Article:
20:46 (reduce + []) ==> 0 but (reduction + []) ==> nil ... should that be (0)?

20:52 rhickey: Chouser: that's the question

20:53 reduce with no args calls f with no args

20:55 sorry not no args, no elements and no init

20:57 copied that from CL, where I presumed it was there for a good reason. Probably no good reason to deviate from reduce with reduction, as then it can be described in terms of reduce

21:01 Chouser: in all other cases, though, reduction returns the same number of elements as the input collection. Should it deviate from that for zero-length collection?

21:02 * Chouser tries to read about Haskell

21:02 Chouser: oh, that's not ture

21:02 true

21:03 * Chouser ponders some more

21:04 rhickey: I think you should follow reduce

22:02 Chouser: bother. that lastest reduction differs from haskell's scanl1

22:05 with no init, scanl1 includes the first element of the coll

22:05 which seems right to me

22:06 amazing how much I can mess up so few lines of code.

22:06 hiredman: sounds good

22:17 heath: Is anyone familiar with the general procedure for getting something into clojure.contrib?

22:22 danlarkin: clojurebot: brain dump?

22:22 clojurebot: brain dump is http://clj.thelastcitadel.com/clojurebot

22:24 Chouser: heath: probably start with sending in a CA

22:25 heath: Sorry, the only acronym I'm coming up with is Certificate Authority :)

22:25 Chouser: heath: http://clojure.org/contributing

22:27 heath: Gotcha, saw that. I don't think I'm going to be a regular contributor - I just have a complete JSON lib that I think would be useful up there

22:28 Chouser: contrib requires the Contributor Agreement as well

22:28 heath: Though now that I think of it, if it's a liability issue then skirting the paperwork doesn't help anyone out I suppose

22:30 Chouser: once that's in, I'd try posting to the google group with your code attached

22:30 heath: Chouser: I asked a question about a week ago, but I noticed that you were in the middle of a conversation with rhickey

22:31 More clearly, the question is this: I have a horrible, ugly function:

22:31 (defn is-non-json-value? [value] (get {:comma true, :colon true, :end-object true, :end-array true} value))

22:31 That I would like to replace

22:31 For the life of me I can find the canonical way to determine if a value is a member of a collection

22:32 %s/can/can't

22:32 Chouser: (def is-non-json-value? #{:comma :colon :end-object :end-array})

22:32 heath: This function takes all sorts of values, not just keywords

22:33 My bad

22:33 Just tried it, could have sworn that threw an exception when you sent a non-keyword value at it

22:33 Thank you very much...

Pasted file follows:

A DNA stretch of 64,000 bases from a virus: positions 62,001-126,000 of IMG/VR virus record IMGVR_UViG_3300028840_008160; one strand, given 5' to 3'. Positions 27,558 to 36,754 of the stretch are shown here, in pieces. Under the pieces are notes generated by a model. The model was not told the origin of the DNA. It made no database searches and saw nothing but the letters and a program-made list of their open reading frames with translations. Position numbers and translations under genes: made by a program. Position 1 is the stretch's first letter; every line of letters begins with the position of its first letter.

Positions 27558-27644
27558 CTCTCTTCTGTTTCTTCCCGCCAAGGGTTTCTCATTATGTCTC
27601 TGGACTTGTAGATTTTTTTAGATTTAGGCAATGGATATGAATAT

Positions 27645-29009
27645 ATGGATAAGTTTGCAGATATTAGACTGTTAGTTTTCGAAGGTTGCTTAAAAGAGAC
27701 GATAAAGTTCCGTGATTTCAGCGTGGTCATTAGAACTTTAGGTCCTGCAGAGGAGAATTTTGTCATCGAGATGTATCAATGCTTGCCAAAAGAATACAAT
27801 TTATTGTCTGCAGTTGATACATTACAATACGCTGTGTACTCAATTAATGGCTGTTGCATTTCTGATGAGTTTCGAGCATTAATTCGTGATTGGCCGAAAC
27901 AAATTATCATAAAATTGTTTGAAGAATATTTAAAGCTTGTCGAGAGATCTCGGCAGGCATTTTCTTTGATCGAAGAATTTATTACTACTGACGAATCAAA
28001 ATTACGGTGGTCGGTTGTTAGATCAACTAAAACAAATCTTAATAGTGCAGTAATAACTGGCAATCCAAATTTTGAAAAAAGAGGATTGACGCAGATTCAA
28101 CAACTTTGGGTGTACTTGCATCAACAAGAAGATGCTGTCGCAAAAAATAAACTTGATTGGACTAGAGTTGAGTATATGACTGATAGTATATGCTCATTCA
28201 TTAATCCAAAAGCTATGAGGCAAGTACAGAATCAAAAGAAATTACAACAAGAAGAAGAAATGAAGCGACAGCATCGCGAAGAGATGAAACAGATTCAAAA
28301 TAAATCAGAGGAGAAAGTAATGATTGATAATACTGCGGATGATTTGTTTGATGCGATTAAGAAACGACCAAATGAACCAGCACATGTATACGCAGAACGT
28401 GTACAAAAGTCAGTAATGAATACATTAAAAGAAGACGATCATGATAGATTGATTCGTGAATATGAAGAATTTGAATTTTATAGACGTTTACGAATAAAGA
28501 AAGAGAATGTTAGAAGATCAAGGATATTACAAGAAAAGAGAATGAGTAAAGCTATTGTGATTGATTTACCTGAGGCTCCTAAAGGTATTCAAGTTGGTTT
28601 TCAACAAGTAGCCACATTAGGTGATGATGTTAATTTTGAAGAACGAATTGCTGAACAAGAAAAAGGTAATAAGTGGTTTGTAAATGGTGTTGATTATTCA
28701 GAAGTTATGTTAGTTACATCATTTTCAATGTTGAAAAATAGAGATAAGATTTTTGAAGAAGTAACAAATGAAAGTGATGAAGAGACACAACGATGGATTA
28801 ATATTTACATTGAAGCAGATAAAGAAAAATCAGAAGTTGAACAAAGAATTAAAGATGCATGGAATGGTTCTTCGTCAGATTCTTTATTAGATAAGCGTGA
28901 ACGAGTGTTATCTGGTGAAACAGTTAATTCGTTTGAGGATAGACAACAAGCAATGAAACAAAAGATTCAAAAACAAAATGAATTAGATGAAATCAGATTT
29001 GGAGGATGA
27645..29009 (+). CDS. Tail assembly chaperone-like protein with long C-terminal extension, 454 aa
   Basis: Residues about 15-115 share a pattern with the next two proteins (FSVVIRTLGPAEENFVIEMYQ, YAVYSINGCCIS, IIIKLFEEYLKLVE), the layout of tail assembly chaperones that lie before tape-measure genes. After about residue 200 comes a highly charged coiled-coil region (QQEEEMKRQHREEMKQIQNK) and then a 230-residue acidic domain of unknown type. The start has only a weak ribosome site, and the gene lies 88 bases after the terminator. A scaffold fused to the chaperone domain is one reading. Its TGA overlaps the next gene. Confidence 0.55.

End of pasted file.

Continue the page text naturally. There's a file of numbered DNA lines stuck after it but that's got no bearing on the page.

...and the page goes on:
22:34 Chouser: sets, maps, and vectors can be using in function position.

22:34 you're welcome

22:35 RSchulz: Keywords, too.

22:35 If their arguments are sets or maps.

22:35 Chouser: And Symbols!

22:36 RSchulz: Actually, regardless of their argument.

22:36 So simple. So elegant. So useful.

22:37 heath: This is what I did that made me think it could only handle keywords: (defn is-non-json-value? [value] (value #{:comma :colon :end-object :end-array}))

22:37 Chouser: ah, yep.

22:37 heath: That makes sense now. Very clever facility :)

22:37 RSchulz: Yes, not everything can be a function.

22:37 But keywords, maps and sets are functions of anything.

22:38 Total functions, in the mathematical sense.

22:39 heath: I realize that this has probably been hashed out before, but is there any plan in the Clojure community to have a central directory of non-clojure.contrib libraries?

22:39 RSchulz: You mean non-official contribute libraries?

22:39 heath: Yes

22:39 RSchulz: We don't really need non-Cojure code...

22:39 In a sense, the Google group file upload are is that.

22:40 Chouser: ick

22:40 RSchulz: And there's paste.lisp.org (if I have that name right).

22:40 And nothing stops people from just posting stuff.

22:40 And there's the Wiki.

22:40 Chouser: there has been talk of a project-hosting site targetting Clojure in particular.

22:40 RSchulz: The thing about the Clojure core and Contrib are that authors must file a contributor agreement with Rich, first.

22:41 It's much more of an official repository.

22:41 heath: Right

22:41 When the community grows larger, I imagine that more and more people are going to try to avoid that bottleneck

22:42 RSchulz: Sure. And there will Google Code projects. And SourceForge projects. And magazine articles. And on and on.

22:42 I have little doubt that Clojure will have a long lifetime.